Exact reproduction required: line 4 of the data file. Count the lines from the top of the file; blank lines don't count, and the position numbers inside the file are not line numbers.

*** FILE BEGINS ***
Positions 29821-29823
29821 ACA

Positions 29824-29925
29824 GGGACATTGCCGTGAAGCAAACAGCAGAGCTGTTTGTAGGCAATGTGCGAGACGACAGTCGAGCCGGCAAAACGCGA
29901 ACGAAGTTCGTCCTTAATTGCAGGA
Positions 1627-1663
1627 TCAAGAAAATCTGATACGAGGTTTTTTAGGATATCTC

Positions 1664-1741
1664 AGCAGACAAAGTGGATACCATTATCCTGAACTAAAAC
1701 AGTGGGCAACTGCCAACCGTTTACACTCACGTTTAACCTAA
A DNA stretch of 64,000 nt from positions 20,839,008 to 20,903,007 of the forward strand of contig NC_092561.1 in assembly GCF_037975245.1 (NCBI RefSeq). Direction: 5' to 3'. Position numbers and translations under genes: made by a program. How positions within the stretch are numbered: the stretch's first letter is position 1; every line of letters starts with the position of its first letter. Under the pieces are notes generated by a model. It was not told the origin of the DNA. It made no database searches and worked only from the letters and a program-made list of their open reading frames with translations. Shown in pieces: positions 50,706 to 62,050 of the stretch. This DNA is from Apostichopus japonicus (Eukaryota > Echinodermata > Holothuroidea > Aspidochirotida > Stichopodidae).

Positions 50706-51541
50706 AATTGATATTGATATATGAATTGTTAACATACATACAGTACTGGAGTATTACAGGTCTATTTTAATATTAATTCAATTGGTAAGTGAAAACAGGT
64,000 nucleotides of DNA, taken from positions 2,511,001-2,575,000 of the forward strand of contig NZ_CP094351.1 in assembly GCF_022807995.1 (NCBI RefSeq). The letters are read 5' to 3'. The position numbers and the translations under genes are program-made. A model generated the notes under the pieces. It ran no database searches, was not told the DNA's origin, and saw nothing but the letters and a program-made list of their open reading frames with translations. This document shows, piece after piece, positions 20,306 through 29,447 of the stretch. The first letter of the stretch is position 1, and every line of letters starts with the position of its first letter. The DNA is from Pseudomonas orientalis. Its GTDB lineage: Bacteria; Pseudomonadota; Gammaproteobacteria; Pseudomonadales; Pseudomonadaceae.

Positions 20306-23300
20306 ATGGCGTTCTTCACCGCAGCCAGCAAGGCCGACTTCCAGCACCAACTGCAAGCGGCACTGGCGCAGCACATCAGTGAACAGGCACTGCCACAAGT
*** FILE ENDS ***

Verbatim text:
29824 GGGACATTGCCGTGAAGCAAACAGCAGAGCTGTTTGTAGGCAATGTGCGAGACGACAGTCGAGCCGGCAAAACGCGA